tinging metals than lead and was therefore supposed to
be the "materia prima." The readiness with which it
could by evaporation be separated from other metals
made the experiments with mercury much easier than
those with lead.

The liquid state was already at that time found to be
the most suitable condition for chemical reactions.
The chemistry of the Middle Ages up to the seventeenth
century retained the same view. In the writings of
Isaac Hollandus (at the beginning of the 15th century)
we read that "the philosophers have followed the
direction given by Nature and at first transformed
everything to water" (i. e., dissolved it) "before they
used it in the art of chemistry." According to van
Helmont (1577-1644), the greatest chemist of his time,
and the discoverer of carbonic acid (gas sylvestre),



4 THEORIES OF SOLUTIONS.

"water is the primary element, into which all substances
may be reduced." Boyle, the father of modern
chemistry (1626-1691) opposed the ideas of Aristotle
and his alchemical successors regarding the four ele-
ments; he expressed the opinion that only such sub-
stances should be called elements, which are undecom-
posable constituents of matter, but in his " Sceptical
chymist" he still expresses the opinion that water may
be transmuted into all other elements."

The experience of the alchemists was summed up
under the formula "the Substances do not act upon
each other unless they are dissolved " (corpora non agunt
nisi soluta) or that the salts do not give any reaction,
if not dissolved, and then not too much diluted (Salia
non agunt nisi dissoluta, nee agunt si dissoluta nimis) .
This last part of the sentence evidently refers to the
circumstance that precipitations, which are often
observed after mixing solutions of two different salts,
do not occur, if the solutions are too dilute, so that
the liquid retains the newly formed salts in unsaturated
solution. Van't Hoff and Le Chatelier find also that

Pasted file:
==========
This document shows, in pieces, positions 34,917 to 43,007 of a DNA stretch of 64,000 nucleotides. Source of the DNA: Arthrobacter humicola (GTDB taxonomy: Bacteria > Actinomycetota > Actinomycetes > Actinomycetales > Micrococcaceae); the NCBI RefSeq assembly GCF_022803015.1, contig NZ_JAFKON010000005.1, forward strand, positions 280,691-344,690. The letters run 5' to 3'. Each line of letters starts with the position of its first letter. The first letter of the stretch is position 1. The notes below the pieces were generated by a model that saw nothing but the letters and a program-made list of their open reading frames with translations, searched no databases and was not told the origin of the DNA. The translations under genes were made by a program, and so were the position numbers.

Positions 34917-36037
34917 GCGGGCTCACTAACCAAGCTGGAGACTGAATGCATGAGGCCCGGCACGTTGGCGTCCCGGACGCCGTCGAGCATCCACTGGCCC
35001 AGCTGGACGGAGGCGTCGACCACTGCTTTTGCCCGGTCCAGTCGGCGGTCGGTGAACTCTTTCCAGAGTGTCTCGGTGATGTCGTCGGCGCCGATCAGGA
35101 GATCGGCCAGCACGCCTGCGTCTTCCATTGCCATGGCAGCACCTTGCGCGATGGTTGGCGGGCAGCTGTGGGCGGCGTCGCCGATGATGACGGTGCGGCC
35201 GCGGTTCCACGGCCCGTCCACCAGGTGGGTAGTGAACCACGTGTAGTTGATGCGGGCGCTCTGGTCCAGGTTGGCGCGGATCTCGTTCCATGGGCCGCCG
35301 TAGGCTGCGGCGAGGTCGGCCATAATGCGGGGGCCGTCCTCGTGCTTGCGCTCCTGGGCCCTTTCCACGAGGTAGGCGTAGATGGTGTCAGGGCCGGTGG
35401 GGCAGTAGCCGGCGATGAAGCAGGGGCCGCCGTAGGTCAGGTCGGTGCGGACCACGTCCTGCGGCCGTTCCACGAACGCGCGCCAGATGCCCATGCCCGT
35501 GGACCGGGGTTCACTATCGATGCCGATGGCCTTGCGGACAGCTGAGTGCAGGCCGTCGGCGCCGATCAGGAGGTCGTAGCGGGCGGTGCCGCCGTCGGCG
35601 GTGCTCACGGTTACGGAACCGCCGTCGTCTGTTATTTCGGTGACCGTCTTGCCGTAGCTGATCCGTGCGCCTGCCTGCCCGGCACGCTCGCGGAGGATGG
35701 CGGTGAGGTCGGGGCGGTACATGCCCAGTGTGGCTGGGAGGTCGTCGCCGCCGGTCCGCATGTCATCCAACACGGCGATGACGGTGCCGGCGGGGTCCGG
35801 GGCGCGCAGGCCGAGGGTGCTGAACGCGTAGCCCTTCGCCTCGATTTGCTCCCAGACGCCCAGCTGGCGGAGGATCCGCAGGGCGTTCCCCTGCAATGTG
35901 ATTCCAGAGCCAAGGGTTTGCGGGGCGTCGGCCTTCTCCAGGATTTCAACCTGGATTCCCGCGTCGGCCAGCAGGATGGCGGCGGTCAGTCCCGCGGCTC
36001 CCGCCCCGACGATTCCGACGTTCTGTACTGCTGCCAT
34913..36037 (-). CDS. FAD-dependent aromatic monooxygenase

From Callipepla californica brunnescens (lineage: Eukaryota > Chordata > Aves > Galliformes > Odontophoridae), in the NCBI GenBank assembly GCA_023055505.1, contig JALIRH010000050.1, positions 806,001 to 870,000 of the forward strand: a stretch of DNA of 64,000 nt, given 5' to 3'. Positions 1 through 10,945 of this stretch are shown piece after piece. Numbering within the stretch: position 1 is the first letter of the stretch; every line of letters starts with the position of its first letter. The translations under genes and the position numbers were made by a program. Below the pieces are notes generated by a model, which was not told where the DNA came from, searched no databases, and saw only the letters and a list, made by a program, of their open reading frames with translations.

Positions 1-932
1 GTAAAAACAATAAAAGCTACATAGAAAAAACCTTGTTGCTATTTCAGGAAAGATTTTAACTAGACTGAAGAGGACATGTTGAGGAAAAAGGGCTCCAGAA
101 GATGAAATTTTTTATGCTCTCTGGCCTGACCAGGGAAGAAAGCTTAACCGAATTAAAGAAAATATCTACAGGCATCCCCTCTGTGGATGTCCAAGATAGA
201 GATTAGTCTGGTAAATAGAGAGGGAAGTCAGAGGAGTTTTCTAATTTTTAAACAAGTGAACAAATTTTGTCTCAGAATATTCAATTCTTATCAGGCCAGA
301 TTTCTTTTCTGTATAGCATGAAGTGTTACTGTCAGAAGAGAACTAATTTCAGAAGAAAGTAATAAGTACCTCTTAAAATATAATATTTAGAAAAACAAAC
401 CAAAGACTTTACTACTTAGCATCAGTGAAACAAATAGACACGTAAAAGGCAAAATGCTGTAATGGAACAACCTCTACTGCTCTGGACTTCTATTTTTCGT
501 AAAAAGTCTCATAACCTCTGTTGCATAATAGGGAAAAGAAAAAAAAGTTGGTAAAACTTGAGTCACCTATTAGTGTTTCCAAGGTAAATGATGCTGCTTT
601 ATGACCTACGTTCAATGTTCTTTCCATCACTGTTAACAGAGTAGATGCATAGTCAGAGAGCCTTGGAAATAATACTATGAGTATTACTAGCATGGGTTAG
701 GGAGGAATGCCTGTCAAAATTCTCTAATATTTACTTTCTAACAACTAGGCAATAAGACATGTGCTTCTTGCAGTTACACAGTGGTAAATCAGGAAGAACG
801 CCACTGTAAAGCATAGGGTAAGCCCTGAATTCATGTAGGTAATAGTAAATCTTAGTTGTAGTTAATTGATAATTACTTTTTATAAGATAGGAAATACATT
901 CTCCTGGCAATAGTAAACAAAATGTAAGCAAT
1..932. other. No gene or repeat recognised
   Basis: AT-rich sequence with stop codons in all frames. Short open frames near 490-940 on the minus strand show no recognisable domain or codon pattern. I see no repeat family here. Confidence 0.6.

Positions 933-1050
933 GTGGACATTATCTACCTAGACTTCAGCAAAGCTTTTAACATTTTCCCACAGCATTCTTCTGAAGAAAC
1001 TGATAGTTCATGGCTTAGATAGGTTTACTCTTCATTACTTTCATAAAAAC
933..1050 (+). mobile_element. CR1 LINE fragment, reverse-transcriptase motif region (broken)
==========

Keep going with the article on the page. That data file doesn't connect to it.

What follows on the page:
reactions proceed much more regularly, when the
reacting substances are dissolved, than if they are not.

As the solubility of a substance was regarded as
the necessary condition for its entering into chemical
reactions, the great problem of chemistry was to find
a solvent for all possible substances. This hypothetical
solvent was called "alcahest" by Paracelsus (1493-
1541). The alcahest was regarded as "the stone of
the wise" or as the "life-elixir" and very many receipts
for its preparation were given. Kunckel (1716) gives
a very satirical and severe criticism of these receipts,



HISTORY OF THE THEORY OF SOLUTIONS. 5

when he says that the great problem was to find a
vessel which would not be dissolved by the alcahestic
liquid, otherwise there would be no possibility of
using it.

The most celebrated natural philosopher of antiq-
uity was Democritus of Abdera (born 460 B.C.).
He had proposed an atomic theory, according to
which matter consists of discrete atoms with empty
interstices. Plato taught that the molecules of one
substance might enter into the interstices between the
atoms of another substance. Aristotle opposed the
atomic doctrine. Through his great authority the revivi-
fication of the atomic theory was hindered until Gas-
sendi (1592-1655) took up and elaborated the ideas of
Democritus. According to Gassendi a number of atoms
could unite to form molecules. Solution depends then
upon the particles of the substance, which goes into
solution, entering into the pores of the solvent. As the